Introduction to Sport Psychology. Lesson 3: This is a quick fix, right?

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Welcome to the third and final post of our introductory course to Sport Psychology. On our first article of this series, we discussed the idea that Sport Psychology it’s only for crazy people. In that blog post we commented on some of the possible origins of the idea that psychology is only for the crazy ones, and we encouraged readers to seek help from a sport psychologist when needed. Making that move won’t be a sign of your weakness, on the contrary, it would be a sign of your motivation and desire of improving yourself.

On our last blog post we talked about the idea that Sport Psychology is only for professional and elite athletes. Far from that, we revealed that although some work is done with the highest level of skill, most of our work is with developmental athletes and just “Sunday players” who want to enhance their performance. Therefore, you don’t need to be a superstar to benefit from our field, on the contrary, it would work best for you since there’s much more room for improvement.

This time we’ll look into the following questions: “Sport psychology it’s like magic, right?” The short answer, as it was for our two previous lesson, is NO… Unfortunately (or fortunately?) we are not magicians and we can’t make you an exceptional performer overnight.

One of the first things we say when we start working with any athlete is telling them that our relationship with them is like a mental training or a mental coach. As any physical training it’s not only a matter of going to one class or lifting some weight on a day. It takes time, effort and a lot of motivation to accomplish the goals you set. “Mental” training is not different from any other kind of training – it requires a constant and determined commitment to work on you. Furthermore, it means to work harder on certain areas that you have tried to avoid or are difficult to change. Which take us to our second point.

The second reason on why working with a sport psychologist it’s not a quick fix, it’s because even when we want to take out the concept (and taboo) of psychology, it’s still the science of the mind, and definitely this is not an easy fix. Our jobs are mainly with emotions, thoughts and behaviors, all of which usually take some time to change, especially the last one. Often times, our work is trying to change behaviors of athletes that are not beneficial for them, but that may have become habits already. And this is not an easy job because “unlearning” it’s probably one of the most difficult things humans can do.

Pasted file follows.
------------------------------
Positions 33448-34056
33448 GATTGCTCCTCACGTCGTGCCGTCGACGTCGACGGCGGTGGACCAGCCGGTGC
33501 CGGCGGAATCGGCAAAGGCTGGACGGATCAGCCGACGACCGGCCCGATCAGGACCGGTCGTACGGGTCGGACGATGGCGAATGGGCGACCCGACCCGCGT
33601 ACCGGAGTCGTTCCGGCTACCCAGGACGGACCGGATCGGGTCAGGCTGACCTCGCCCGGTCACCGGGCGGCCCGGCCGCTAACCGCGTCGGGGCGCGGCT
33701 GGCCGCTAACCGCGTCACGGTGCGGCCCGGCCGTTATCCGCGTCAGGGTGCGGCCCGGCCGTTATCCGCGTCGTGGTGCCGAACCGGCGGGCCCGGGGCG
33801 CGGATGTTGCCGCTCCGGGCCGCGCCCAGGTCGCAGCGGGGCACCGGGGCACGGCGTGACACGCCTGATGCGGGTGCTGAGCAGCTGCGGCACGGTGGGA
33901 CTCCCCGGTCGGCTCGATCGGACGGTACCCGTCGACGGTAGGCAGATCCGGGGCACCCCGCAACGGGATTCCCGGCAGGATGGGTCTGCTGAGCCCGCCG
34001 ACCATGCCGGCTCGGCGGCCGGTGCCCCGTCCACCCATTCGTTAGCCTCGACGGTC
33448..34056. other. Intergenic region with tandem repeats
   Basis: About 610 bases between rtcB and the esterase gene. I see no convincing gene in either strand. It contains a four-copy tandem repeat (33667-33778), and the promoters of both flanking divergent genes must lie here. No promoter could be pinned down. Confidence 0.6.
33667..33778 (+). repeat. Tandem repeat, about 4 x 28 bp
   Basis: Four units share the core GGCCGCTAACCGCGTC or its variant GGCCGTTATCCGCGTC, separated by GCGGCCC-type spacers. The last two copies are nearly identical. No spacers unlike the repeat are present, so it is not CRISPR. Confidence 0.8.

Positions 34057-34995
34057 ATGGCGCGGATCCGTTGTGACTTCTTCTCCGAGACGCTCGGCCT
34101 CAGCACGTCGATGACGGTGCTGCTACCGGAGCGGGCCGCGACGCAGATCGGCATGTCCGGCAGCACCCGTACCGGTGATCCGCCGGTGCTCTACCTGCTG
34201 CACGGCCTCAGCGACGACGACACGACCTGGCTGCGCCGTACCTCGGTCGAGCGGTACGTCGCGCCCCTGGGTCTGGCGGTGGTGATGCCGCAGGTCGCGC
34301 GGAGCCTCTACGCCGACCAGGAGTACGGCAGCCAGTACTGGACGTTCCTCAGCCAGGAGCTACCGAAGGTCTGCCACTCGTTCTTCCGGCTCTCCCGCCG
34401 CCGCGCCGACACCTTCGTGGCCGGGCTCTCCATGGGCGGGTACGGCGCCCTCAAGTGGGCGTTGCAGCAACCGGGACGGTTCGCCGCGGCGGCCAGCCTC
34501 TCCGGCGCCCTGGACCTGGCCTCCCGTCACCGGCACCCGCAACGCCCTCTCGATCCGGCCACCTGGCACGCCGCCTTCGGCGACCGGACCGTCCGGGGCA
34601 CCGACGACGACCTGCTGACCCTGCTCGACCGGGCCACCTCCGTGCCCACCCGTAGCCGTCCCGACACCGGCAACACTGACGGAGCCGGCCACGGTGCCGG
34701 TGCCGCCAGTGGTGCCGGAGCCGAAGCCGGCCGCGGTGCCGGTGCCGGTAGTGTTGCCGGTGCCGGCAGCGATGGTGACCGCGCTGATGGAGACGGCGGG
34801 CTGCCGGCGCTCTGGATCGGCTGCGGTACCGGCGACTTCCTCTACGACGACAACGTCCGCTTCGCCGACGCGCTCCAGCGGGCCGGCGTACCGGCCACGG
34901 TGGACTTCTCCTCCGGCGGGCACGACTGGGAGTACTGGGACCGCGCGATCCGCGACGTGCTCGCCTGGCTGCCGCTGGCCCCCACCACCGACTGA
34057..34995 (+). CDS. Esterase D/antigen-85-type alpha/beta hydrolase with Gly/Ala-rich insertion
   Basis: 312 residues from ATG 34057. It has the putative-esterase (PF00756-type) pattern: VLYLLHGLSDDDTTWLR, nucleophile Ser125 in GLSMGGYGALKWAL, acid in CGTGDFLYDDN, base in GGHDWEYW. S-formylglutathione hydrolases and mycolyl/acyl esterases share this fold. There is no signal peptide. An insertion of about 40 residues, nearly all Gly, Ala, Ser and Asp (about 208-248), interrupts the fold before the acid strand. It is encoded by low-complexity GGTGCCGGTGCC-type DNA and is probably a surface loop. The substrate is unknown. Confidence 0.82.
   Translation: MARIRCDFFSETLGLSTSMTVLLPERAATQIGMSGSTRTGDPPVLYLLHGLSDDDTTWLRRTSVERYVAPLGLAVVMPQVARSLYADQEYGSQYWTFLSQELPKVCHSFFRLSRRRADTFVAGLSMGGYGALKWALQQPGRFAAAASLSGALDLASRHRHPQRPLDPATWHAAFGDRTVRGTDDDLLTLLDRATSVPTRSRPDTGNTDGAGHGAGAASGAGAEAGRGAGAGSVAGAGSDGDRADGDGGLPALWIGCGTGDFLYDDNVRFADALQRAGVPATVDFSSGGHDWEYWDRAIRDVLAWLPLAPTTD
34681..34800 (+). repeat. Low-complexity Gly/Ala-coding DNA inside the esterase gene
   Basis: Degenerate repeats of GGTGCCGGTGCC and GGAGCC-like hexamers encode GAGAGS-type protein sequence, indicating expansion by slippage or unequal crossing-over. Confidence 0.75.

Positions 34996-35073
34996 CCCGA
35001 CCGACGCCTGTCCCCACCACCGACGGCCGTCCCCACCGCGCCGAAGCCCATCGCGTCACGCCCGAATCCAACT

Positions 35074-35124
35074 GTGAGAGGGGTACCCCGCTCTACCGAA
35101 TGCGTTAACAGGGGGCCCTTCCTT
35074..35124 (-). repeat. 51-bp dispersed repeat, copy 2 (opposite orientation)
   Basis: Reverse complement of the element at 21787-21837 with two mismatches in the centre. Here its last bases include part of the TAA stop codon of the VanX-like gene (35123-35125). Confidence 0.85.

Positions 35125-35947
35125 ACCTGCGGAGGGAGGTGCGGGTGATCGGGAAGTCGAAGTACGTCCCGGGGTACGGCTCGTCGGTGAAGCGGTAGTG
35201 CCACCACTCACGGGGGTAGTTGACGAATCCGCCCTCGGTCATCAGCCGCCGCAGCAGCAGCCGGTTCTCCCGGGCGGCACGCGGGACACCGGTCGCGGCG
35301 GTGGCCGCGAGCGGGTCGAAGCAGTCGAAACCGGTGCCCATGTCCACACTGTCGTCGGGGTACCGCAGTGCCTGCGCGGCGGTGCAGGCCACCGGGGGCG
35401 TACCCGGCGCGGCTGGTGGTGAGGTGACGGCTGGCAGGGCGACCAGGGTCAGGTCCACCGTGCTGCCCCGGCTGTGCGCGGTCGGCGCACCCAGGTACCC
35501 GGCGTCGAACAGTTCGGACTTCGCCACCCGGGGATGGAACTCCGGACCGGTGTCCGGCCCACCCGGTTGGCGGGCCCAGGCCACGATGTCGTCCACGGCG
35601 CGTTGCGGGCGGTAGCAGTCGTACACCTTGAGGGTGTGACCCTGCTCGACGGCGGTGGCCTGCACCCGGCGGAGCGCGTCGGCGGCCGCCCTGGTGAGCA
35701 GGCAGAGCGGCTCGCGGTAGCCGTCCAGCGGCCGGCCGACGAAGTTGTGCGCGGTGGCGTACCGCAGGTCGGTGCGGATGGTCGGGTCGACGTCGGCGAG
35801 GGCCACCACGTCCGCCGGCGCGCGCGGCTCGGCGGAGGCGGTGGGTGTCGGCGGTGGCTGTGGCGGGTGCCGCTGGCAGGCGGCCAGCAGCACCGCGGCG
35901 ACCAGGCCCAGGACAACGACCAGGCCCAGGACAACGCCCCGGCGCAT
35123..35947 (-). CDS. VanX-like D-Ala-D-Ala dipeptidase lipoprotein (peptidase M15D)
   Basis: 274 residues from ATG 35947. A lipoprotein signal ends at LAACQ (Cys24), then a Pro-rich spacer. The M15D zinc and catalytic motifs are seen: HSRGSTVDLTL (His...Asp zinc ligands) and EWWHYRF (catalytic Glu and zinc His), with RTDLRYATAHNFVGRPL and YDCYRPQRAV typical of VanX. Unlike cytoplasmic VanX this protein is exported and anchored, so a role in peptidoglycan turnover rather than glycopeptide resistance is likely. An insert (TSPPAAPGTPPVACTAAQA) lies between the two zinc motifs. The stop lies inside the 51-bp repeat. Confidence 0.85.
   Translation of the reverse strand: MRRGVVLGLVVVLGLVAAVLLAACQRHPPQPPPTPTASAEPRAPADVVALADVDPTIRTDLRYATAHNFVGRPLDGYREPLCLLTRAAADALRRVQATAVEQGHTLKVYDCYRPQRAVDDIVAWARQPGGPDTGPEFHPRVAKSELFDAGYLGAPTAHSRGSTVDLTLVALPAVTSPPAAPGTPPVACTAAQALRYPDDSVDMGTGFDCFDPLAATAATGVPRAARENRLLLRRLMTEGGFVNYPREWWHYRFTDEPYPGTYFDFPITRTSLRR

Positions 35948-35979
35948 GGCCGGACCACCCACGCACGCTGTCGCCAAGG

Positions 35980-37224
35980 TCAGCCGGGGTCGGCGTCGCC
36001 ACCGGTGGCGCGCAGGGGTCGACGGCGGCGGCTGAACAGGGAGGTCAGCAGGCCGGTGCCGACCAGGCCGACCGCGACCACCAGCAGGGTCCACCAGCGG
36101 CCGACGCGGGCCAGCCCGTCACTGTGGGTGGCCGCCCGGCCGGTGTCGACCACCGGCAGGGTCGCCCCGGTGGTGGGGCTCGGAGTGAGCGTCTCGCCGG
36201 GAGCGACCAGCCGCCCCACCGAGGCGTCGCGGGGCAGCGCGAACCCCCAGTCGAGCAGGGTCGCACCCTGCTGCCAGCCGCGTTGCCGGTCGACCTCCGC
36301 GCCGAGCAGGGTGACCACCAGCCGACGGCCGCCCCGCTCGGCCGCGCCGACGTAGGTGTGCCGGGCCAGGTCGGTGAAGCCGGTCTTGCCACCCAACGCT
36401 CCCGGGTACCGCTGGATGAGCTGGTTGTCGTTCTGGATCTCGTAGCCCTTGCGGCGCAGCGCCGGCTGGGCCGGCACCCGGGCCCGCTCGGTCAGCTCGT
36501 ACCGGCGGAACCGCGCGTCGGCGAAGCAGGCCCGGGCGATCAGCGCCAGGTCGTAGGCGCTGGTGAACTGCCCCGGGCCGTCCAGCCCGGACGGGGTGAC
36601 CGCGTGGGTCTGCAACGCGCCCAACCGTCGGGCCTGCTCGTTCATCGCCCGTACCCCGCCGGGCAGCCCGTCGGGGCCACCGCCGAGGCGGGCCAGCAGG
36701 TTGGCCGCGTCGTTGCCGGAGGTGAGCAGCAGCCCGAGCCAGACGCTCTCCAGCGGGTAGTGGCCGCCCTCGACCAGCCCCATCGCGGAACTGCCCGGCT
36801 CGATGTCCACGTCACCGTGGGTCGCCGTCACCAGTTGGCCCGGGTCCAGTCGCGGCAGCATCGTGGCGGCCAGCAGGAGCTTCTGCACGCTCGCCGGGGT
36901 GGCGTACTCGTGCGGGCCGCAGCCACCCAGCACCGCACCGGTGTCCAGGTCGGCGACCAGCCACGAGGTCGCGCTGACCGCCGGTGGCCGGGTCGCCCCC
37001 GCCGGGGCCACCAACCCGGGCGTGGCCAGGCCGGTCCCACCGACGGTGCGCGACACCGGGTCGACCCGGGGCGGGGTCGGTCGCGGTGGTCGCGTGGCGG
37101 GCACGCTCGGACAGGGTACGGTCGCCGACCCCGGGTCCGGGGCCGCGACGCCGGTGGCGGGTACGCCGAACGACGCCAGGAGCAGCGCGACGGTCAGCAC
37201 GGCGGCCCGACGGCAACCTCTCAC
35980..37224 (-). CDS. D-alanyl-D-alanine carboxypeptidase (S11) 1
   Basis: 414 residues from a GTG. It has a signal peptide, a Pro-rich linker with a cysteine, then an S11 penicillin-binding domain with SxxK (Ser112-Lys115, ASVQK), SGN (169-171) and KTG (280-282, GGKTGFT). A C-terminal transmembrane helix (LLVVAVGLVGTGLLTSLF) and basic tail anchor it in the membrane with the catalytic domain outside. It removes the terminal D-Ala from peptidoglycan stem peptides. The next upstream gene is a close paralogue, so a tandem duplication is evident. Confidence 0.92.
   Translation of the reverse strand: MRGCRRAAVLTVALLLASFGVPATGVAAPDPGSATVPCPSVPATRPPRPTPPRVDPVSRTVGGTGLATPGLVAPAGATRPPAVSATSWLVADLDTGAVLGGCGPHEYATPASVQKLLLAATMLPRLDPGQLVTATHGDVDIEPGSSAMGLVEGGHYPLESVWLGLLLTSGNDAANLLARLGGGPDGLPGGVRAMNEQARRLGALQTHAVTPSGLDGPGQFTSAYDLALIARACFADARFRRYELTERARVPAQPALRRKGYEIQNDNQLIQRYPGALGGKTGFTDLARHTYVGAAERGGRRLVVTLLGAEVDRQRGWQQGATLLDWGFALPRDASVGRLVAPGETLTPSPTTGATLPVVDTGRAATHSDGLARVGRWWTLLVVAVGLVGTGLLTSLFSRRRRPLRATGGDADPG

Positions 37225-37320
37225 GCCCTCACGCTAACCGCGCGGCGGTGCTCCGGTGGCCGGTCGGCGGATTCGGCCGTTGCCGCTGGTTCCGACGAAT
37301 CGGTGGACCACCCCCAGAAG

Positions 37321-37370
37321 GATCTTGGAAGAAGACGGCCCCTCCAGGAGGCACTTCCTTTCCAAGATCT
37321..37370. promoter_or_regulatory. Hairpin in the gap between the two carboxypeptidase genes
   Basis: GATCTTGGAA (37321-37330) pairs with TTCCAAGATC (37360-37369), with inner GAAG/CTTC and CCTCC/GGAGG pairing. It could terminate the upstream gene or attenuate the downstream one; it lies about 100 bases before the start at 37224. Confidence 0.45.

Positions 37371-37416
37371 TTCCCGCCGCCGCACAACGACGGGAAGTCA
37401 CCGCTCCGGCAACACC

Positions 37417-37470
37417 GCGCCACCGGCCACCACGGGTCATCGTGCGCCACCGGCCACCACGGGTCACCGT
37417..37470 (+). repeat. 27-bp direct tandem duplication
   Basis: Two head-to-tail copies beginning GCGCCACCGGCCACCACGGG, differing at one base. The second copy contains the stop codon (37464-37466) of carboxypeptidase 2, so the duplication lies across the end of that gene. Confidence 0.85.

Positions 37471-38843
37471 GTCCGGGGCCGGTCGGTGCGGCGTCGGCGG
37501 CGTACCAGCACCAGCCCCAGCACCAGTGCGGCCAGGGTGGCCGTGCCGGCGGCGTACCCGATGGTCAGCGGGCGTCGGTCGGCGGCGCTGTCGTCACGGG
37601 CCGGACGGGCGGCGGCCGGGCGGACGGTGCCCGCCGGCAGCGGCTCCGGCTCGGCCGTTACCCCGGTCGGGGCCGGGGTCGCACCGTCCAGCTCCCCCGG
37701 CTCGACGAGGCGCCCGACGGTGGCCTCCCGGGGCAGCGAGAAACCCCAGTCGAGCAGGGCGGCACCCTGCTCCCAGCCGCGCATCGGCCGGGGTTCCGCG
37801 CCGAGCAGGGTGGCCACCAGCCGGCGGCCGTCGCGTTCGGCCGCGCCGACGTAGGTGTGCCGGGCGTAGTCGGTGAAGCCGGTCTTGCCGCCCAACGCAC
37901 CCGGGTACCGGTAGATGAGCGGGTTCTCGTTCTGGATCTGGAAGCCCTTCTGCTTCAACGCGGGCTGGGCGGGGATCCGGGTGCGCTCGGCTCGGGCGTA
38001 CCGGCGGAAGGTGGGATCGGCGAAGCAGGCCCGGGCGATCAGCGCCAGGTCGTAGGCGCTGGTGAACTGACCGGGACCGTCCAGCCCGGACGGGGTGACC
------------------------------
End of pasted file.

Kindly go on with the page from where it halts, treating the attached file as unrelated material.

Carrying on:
Why am I saying that “unlearning” is hard? Let do a simple experiment; try to remember the phone number of your house when you were a kid or the phone number of your childhood’s best friend… You can remember it, right? Probably you have not used it for several years, but it’s still there, in your mind. That’s the way our brain works. We don’t forget, we just learn new material, but the old one is still there, not as prevalent (with less neurological connections), but always there. This means that the new behavior – call it positive thinking, withholding from smashing the racket or keeping your cool on the critical moments- are skills that not only must be learned, but also, they must be “stronger” (neurologically speaking) than previous behaviors. If that’s not the case, on moments of high arousal, your brain will automatically go to what it knows best (just like you start using words on your mother tongue when learning a new language). And yes, all this process takes time.

You have done it before; you have learned that excellence takes effort and time. The road that took you to the level of expertise where you are right now was not a matter of a few repetitions, it took time. The motto “practice, practice, practice” is not only a matter of physical or skills training, it’s also the way you get better on your mind game.

This is how we end our series of ‘Introduction to Sport Psychology’, and we truly hope that you have a better knowledge of our field and we debunked some myths around the idea of psychology in sports. Finally we hopefully sparked your interest to do whatever it takes to gain the winning edge by constantly improving not only your body, but your mind as well.

This entry was posted in sport & exercise psychology and tagged , , , , , , . Bookmark the permalink.

1 Response to Introduction to Sport Psychology. Lesson 3: This is a quick fix, right?

  1. netjulie says:

    Reblogged this on NetJulie and commented:
    The advantages of mental trainning!

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